Adrian Tchaikovsky has been on my TBR wish-list for years. I couldn’t wait to dive into this! It’s complex; it’s epic; and enjoyable from start to finish. It contains a mystery, other worlds, space and end of time. What’s not to like? Here’s my The Doors of Eden review.

*External links below are affiliate links, meaning at no extra cost to you, I will earn a commission if you click through and make a purchase. For more information, click here.

Publisher: Pan Books | Date: 2020 | Genre: Science Fiction

Plot: Lee’s best friend went missing on Bodmin Moor, four years ago. She and Mal were chasing rumours of monsters when they found something all too real. Now Mal is back, but where has she been, and who is she working for?

When government physicist Kay Amal Khan is attacked, the security services investigate. This leads MI5’s Julian Sabreur deep into terrifying new territory, where he clashes with mysterious agents of an unknown power ­who may or may not be human. And Julian’s only clue is some grainy footage ­– showing a woman who supposedly died on Bodmin Moor.

Khan’s extradimensional research was purely theoretical, until she found cracks between our world and countless others. Parallel Earths where monsters live. These cracks are getting wider every day, so who knows what might creep through? Or what will happen when those walls finally come crashing down…

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Leviathan Review

Leviathan Review | James Byron Huggins

Anyone who knows me will know as soon as the word dragon is mentioned, I’m onboard. This book was half Jurassic Park, and half a mix of overwhelming science and philosophy that I scarcely remembered the plot was. Despite the confusion, it held my attention. Here’s my review on Leviathan.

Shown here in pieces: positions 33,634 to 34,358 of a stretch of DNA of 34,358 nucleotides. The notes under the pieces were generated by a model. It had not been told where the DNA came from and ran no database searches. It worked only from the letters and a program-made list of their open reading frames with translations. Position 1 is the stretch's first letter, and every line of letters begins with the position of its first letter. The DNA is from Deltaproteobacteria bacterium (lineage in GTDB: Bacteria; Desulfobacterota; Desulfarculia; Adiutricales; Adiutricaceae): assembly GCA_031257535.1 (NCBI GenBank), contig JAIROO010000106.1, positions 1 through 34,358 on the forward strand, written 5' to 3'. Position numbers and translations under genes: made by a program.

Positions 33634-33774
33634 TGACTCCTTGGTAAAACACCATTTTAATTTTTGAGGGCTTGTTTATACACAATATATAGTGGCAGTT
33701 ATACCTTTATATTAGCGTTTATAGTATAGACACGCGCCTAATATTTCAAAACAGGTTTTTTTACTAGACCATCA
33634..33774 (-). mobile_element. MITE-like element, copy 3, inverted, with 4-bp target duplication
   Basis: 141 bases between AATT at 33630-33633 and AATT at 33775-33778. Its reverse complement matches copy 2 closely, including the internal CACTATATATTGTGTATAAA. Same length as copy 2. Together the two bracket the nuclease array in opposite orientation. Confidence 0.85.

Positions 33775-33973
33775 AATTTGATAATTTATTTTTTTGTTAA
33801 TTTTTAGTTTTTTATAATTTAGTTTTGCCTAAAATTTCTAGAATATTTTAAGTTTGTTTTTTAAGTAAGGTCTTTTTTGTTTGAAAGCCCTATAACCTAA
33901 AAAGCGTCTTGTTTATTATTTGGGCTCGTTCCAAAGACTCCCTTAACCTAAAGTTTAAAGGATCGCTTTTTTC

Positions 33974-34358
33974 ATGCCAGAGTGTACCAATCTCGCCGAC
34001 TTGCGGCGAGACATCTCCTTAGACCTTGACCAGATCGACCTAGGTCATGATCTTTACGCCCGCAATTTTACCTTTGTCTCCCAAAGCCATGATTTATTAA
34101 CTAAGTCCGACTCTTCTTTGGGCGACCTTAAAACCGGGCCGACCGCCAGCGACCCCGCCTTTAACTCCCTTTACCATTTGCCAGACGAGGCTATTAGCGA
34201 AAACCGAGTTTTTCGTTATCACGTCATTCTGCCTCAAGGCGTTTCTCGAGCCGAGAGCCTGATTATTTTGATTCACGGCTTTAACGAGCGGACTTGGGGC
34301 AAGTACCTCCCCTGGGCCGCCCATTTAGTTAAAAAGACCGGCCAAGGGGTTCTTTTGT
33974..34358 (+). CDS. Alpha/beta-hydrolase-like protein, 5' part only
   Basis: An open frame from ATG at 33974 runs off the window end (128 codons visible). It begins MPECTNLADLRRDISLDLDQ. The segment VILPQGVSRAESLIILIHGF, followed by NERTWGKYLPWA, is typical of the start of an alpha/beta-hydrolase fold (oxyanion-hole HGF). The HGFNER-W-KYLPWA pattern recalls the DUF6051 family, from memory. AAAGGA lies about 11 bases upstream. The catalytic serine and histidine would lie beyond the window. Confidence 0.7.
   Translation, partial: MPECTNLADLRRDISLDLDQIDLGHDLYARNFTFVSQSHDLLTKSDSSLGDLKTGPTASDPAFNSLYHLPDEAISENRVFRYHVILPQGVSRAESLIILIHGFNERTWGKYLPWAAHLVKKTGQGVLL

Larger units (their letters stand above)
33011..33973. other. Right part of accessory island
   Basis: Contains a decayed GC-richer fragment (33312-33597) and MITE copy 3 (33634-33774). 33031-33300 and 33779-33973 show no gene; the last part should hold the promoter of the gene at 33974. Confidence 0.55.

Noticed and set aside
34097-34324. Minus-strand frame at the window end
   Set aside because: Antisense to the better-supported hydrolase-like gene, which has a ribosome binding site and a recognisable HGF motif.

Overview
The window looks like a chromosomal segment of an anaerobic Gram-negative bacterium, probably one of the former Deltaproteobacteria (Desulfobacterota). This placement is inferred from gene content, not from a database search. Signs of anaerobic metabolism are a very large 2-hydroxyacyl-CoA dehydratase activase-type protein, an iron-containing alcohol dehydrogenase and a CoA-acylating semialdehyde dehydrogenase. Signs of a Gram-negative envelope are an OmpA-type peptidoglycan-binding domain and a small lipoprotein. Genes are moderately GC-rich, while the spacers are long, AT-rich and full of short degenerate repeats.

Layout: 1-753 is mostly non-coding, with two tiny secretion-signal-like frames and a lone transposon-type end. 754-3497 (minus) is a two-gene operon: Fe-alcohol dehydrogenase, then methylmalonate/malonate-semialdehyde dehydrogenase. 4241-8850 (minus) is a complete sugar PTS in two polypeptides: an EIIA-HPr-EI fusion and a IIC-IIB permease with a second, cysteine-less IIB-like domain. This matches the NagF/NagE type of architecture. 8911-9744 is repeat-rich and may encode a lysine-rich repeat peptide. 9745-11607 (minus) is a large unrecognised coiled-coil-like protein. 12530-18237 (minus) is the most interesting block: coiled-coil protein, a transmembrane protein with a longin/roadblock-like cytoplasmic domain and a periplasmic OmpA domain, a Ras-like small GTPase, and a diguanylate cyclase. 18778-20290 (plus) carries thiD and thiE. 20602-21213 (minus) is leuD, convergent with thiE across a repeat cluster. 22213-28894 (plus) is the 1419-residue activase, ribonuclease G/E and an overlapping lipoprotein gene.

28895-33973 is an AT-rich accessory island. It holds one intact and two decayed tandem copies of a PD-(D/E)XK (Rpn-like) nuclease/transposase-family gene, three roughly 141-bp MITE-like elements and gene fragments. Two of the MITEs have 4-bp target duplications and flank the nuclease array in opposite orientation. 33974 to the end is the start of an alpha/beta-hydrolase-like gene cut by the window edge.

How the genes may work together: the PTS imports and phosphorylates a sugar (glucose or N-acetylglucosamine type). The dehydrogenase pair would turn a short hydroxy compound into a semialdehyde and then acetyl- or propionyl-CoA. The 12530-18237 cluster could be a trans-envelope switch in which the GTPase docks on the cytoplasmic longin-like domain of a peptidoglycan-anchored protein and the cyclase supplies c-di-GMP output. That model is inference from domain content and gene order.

*External links below are affiliate links, meaning at no extra cost to you, I will earn a commission if you click through and make a purchaseFind out more here.

Publisher: WildBlue Press | Date: 2019 | Genre: Science Fiction

Plot: In an epic novel that echoes the best of Beowulf, Jurassic Park, and The Abyss, this sci-fi/fantasy recounts a tale of an unholy alliance between science and nature– one that unleashes havoc beyond any and all imagining.

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Top four science-fiction novels

On Monday, I’m posting a review to conclude my first science-fiction series. It’s only been in the last year or so that I’ve shifted my reading habits and have indulged in numerous science-fiction novels.


I’ll be honest: most have been because of a blog tour or because the publisher/author contacted me directly. I’m not certain I would have chosen them on my own. But I’ve enjoyed them all and the more I read, the more I’m figuring out what type of science-fiction I like.

In kind of a mini-celebration to completing my first series – all the others up until now have been stand-alone novels, I thought I would share (again) my top four that I have reviewed lately.